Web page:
Switching to the AKGs the soundstage opened up – which is something open-back ‘phones are better at compared to in-ears – with an almost loudspeaker-like quality that added an extra degree of atmosphere to the sound. Now it was as though the vocals and instruments were coming from around my head.
I’ve heard more expensive DAPs that don’t delineate between different headphones with such accuracy and a sense of which transducers you have plugged in.
Switching to Oasis with their ‘Definitely Maybe’ debut on a standard CD rip showed the usefulness of the various filter options. Here Non-oversampling softened the searing guitar on the opening ‘Rock ’N’ Roll Star’ – reining back the treble to give a much more nuanced presentation.
It meant I could turn the volume up that bit louder without wincing. On gentler material, though, I preferred the other settings. Miles Davis’s ‘Kind Of Blue’ lacked some top-end until I moved to the Fast/ Low-latency – and this mode certainly brought the best out of the FiiO in-ear ‘phones which don’t have the same outright resolution of the other pairs.
What did impress throughout, however, is the even-handed nature
“Excellent sound at its price with an easy to use interface.”
of the Cowon. There’s a lack of digital harshness on high-resolution music – one which suits well-recorded tracks. It also goes loud quite easily and handles bass with a distinct grip.
Jah Wobble and saxophonist Evan Parker’s ‘Passage to Hades’ (24/96) with its surging low-end was never short of tempo whichever headphones I was using. The Plenue and its Cirrus DAC remained unfazed no matter how deep the bass went.
Admittedly, it doesn’t have the same punch of the likes of the better Astell&Kern players. Listening to The Clash’s ‘London Calling’ through the latter’s AK70 MkII revealed better drive and excitement. But then the Cowon is £ compared to the Astell&Kern’s and has a rather more attractive form factor.
This is a DAP that doesn’t break the bank but offers excellent sound at its price with an easy to use interface.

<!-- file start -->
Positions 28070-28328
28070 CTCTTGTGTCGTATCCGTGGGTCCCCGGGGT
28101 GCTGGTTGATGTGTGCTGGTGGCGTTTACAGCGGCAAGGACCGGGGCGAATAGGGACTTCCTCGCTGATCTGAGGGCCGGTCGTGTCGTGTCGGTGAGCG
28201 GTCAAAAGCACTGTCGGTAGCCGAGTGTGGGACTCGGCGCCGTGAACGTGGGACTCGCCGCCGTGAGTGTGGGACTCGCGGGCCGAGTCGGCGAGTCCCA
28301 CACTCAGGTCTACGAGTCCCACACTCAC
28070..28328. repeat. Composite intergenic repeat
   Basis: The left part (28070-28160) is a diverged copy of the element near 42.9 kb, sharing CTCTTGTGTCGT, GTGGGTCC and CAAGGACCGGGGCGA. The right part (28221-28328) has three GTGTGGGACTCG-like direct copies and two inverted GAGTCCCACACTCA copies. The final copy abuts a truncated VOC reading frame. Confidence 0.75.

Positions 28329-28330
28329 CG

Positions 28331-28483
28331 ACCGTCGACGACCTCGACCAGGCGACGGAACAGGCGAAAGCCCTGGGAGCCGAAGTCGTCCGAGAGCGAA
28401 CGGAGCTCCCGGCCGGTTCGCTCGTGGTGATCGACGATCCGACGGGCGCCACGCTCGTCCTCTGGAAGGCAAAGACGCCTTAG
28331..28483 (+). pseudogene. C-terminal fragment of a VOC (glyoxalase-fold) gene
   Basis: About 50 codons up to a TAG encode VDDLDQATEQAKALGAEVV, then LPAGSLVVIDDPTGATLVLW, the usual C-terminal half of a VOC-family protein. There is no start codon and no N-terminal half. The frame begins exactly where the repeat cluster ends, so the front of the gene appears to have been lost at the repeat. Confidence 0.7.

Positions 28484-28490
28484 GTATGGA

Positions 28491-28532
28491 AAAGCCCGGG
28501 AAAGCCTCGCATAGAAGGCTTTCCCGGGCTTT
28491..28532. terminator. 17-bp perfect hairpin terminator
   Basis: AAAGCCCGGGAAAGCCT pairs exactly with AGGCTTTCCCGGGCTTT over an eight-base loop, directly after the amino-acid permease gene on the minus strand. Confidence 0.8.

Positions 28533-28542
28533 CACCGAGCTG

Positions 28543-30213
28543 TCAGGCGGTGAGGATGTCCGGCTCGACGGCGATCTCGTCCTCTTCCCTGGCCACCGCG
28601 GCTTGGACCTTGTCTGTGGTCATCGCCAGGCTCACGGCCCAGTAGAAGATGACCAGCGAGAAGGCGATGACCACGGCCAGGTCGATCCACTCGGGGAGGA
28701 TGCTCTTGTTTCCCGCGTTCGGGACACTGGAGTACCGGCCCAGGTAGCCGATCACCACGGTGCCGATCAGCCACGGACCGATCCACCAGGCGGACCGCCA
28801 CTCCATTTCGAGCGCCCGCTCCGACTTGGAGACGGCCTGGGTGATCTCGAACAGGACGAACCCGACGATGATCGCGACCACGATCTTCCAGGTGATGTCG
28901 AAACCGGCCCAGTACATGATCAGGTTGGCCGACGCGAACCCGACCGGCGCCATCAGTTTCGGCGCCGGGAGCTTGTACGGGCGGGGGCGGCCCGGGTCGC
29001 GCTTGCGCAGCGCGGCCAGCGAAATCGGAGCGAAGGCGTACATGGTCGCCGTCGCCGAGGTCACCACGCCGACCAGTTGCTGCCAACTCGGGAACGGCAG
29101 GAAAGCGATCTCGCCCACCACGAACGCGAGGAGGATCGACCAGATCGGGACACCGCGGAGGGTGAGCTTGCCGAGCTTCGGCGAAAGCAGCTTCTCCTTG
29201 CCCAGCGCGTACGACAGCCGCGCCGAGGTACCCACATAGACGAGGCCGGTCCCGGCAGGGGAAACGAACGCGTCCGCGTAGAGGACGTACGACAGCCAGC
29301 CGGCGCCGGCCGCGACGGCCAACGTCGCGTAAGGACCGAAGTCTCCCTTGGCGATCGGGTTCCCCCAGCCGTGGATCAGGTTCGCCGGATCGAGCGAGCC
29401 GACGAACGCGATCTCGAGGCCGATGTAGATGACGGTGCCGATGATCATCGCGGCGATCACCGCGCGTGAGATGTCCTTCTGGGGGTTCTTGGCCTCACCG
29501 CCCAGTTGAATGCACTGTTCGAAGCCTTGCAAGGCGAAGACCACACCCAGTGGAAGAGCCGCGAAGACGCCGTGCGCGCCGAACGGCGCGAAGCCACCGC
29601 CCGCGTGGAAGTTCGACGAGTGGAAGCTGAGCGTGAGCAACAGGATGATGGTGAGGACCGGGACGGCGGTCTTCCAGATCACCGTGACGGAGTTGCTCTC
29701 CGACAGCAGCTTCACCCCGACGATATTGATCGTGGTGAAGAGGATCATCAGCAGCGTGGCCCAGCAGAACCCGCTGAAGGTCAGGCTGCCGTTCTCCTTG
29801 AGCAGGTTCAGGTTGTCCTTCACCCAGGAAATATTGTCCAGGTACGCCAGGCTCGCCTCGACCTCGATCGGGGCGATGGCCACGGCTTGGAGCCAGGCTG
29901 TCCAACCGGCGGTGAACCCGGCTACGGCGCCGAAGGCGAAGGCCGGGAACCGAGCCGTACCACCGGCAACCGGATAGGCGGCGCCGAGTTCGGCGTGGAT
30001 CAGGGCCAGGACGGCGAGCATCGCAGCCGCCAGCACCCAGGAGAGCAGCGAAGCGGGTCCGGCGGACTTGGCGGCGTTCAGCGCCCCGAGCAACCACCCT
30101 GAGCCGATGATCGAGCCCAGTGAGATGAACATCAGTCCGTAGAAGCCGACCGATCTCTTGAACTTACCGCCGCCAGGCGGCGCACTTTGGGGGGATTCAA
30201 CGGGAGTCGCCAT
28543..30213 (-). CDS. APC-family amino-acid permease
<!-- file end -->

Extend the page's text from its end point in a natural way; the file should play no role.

The Plenue V is an excellent DAP from Cowon. It is sleek and eye-catching but most importantly sounds extremely natural and detailed. Get used to the quirky power button!
Frequency response of the Plenue V measured flat to 84kHz with a 192kHz sample rate digital signal (PCM) – very wide bandwidth. The filters affected this result little, non-oversampling reaching 60kHz.
However, with CD at 44.1kHz sample rate all filters were flat to 21kHz except non-oversampling that rolled off high treble, giving a 14kHz (-1 dB) limit, so it will slightly soften harsh CD digital.
Output was 1.74V – slightly less than the 2V-3V that is common – but the Plenue V will still go very loud with all headphones, since 1V is more than enough.
Distortion values were very low from the Cirrus Logic CS43131 DAC and support circuits, measuring 0.02% at – 60dB with a 24bit signal, where 0.05% or so is common. Consequently, EIAJ dynamic range was extremely high, measuring an impressive 119dB – as good as top hi-fi DACs. Cowon suggest 126dB but this is optimistic; the best hi- fi DACs barely reach 123dB.
The tiny Plenue V delivers impressive measured performance figures – against other similarly priced portables in particular. It is likely to sound very good as a result.
Frequency response (-1 dB) 8Hz-84kHz
Distortion (-60dB, 24bit) 0.02%
Dynamic range (EIAJ) 119dB
OUTSTANDING – amongst the best
VALUE – keenly priced